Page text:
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Press Releases and Pitching
Once you’ve created a story to convey your frame and messages, and once you’ve identified a strategic news hook, you’re ready to write a press release and pitch to reporters. Good stories are their bread and butter. So treat these steps like a business transaction between you and reporters—and do your best to offer substance, not junk food!
• Translate your story into a press release. The most important thing to remember is that your press release should read exactly like the story you’d want to see in the news. Your headline should, too; craft a headline that reads like a newspaper header. It should capture what’s new and what’s significant. Use CMJ’s press release template and sample to help you write your own. (Worksheets attached below)
• Spell-check! In many cases, your press release is the first point of contact with reporters. Your credibility can be made or broken based on the professionalism of your press release. Get a fresh pair of eyes to line edit, use your computer’s spell-check function, and make final changes before sending out your release.
• Email and fax press releases. You should send your press release out several days before your event, and then again 24 hours before your phone pitch. You should both fax and email it if possible. The more times a reporter or editor receives your press release, the more likely it will stand out among the volume of the corporate press releases pouring in from corporate PR firms every day. Fax press releases to newsroom numbers, and email reporters and editors directly.
• Write a persuasive pitch. Press releases alone won’t earn you media coverage—but a good press release followed by a strategic pitch will. Pitching is the second step in delivering your story idea to a reporter. Your pitch should be a 30-second rap crafted to convince the reporter you have a hot story item they shouldn’t pass up.
• Practice and deliver your pitch. When you pitch, make it fast and efficient, but casual and conversational. At all times, try to keep opportunities open by asking permission to follow up: Can I send you more information? Can I check back with you tomorrow or at another time? Is there someone else at your outlet I should talk to? Can I leave you my cell phone number in case you have questions?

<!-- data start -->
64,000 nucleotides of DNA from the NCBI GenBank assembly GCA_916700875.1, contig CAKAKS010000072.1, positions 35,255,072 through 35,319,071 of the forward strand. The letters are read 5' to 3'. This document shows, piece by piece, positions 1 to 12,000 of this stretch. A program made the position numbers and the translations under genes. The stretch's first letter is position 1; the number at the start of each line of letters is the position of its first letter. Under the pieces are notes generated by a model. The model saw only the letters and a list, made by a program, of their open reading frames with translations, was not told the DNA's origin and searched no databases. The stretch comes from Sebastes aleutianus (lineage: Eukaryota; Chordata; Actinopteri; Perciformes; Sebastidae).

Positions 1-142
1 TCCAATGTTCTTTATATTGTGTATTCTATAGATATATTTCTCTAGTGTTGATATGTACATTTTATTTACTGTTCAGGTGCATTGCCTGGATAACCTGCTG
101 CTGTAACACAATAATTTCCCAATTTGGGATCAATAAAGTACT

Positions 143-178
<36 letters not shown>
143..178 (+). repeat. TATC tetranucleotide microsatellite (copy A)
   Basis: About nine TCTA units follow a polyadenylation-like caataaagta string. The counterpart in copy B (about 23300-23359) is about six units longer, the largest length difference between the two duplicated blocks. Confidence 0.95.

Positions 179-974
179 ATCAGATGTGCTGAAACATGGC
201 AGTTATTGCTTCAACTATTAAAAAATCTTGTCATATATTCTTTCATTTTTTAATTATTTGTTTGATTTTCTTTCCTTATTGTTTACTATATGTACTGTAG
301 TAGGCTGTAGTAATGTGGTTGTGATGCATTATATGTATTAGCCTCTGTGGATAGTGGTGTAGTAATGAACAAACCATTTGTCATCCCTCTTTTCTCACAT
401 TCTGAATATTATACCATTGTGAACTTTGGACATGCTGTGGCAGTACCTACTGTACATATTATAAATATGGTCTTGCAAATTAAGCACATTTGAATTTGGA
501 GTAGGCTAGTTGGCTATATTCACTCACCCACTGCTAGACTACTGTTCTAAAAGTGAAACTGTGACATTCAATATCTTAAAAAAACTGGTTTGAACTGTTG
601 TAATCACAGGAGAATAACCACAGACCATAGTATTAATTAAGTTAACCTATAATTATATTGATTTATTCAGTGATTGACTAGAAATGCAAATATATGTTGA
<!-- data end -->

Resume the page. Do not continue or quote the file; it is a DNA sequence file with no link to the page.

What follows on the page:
• Call until you talk to a live person. If you get voicemail, leave an initial message with your phone number and a quick description of your story idea. Then call back (but don’t leave any more messages) until you reach the reporter or editor so you can introduce yourself and gauge their response to your pitch. Remember, your role is to be a credible resource to reporters, not to strong-arm them into covering your story.
• Follow up to build relationships. Even when you don’t have a specific story to pitch, email target reporters personally with new developments on your issue to keep them informed. Most reporters appreciate this kind of ongoing community-based information.
• Create an organizational press kit. Include your group’s brochure, reports on your issue, fact sheets, spokesperson bios, photos, and any other background information reporters should know about your organization. In the future, you can put your most up-to-date press release in this press kit and mail these to reporters or pass them out at your next media event.
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"InSecurity: Race, Surveillance and Privacy in the Digital Age" Sponsored by New America Foundation, the Center for Media justice and the Consumers Union